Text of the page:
not a priority?

By "related", I think you mean the same thing I meaan by "chained" - the
three ruby mode lines enclosed in <%...%> in your example below, would be
chained together by the super mode.

Yes, we can call them chained. As long as it doesn't imply anything about any presence of islands of other types between them.

Here's an example of ERB code Vitalie brought up recently:

<% if foo %>
   <%= bar(boo) %>
<% end %>

The parts of the buffer between %'s would be Ruby islands. The
suggestion was to use the value returned by the indentation function in
the second island (second line) to indent the "real" buffer contents.

The question seems to be, are we indenting in the super mode or in each
island?  The answer seems to be you'd want to indent in the super mode
here, I think.

Indentation in the super mode would look like this:

  <% if foo %>
  <%= bar(boo) %>
  <% end %>

which is not what we'd really want. But yes, a good solution would take html-mode's indentation logic as a base, and modify it with the indentation offsets provided by the islands.

But: neither of the islands contains a newline. If they are combined in
the most straightforward way, the Ruby line will be 'if foo bar(boo)',
and its indentation would be not what we're looking for. I think the
current ways to look for a newline,

   (progn (skip-syntax-backward " ")
          (eq (char-before ?\n))


   (looking-at "\\s-$")

will fail to work. Also note that neither of the two islands in this
example contains the newline in question.

Two?  Don't you mean three, here?  Is this a minor mistake in your
counting or am I missing something important because I don't grok ruby?

The mistake would be mine, but really, I'm just talking about the first two. We're discussing the indentation of the second line. The third one is just here to make the example look more complete.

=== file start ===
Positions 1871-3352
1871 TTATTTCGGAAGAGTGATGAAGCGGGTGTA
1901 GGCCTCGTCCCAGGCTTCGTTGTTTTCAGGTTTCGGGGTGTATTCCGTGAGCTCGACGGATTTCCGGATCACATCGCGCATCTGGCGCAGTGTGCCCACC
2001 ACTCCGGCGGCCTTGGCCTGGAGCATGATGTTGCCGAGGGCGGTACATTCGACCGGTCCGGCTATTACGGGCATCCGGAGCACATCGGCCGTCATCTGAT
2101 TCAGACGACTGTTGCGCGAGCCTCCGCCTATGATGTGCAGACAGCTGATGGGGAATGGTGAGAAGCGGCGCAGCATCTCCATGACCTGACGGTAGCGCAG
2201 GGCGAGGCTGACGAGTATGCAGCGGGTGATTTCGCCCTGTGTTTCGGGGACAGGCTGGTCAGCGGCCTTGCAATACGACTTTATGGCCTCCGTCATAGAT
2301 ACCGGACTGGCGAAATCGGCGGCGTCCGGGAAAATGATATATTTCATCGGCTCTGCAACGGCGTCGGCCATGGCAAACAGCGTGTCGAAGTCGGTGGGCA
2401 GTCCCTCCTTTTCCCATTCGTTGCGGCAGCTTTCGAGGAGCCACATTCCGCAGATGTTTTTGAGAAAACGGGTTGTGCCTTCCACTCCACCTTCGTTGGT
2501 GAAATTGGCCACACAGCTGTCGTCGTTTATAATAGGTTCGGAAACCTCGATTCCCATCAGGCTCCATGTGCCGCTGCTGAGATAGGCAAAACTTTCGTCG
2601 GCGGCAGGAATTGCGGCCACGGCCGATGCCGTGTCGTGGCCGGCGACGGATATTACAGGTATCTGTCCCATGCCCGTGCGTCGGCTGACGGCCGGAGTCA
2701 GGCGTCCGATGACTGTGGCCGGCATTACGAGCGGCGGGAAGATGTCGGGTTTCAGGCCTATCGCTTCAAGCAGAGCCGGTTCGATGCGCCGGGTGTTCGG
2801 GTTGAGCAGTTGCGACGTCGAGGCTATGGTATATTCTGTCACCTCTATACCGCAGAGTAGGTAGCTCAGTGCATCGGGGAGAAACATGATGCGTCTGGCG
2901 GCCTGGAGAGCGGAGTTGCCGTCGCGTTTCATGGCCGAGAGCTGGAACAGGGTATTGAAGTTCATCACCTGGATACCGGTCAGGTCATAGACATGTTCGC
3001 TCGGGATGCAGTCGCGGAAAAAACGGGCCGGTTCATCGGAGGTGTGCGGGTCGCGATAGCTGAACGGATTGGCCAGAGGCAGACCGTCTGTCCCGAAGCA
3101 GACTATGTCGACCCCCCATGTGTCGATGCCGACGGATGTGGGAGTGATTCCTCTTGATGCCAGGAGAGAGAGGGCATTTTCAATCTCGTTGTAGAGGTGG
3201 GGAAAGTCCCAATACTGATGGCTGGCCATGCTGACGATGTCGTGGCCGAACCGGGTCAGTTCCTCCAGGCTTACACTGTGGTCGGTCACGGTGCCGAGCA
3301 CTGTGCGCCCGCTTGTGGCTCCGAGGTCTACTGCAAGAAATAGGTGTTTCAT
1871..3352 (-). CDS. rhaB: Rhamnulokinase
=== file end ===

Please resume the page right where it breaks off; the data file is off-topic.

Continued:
The "not chained" idea would require some explanation.

For example, islands in a shell script which were individual AWK scripts
would not be chained together.  But the three (?two) lines of ruby in the
example above would be chained together.  I think we need to work this
out more precisely.

Makes sense.

For example, in the three ruby line scenario above, is there any variable
you can think of for which it would be advantageous to have a binding
for each island rather than a shared binding for the set of three (?two)?

Not off the top of my head. Maybe there's none.

I'm kind of envisioning successive `forward-char's moving from the end
of "<% if foo %>" to the beginning of "<%= bar(boo) %>", or even from
the end of "if foo" to the beginning of "bar(boo)".  How does this sound?

Sounds like what I've calling option A above. Basically, my vague concerns are:

- Performance (checking islands boundaries in each primitive must incur overhead, even when there are no islands). - Code complexity: new code paths that might be exercised not very often in the future. Hence, they could be prone to breakage. A dedicated test suite would help with that, though.

Also, think back to the problem of the absence of newlines in the Ruby islands in the above example. The indentation engine needs them, and it might be harder to make newlines appear both inside and outside of the Ruby islands (the html-mode indentation code needs them too, I'd wager). This is where option B has another advantage, aside from (probably) being easier to implement.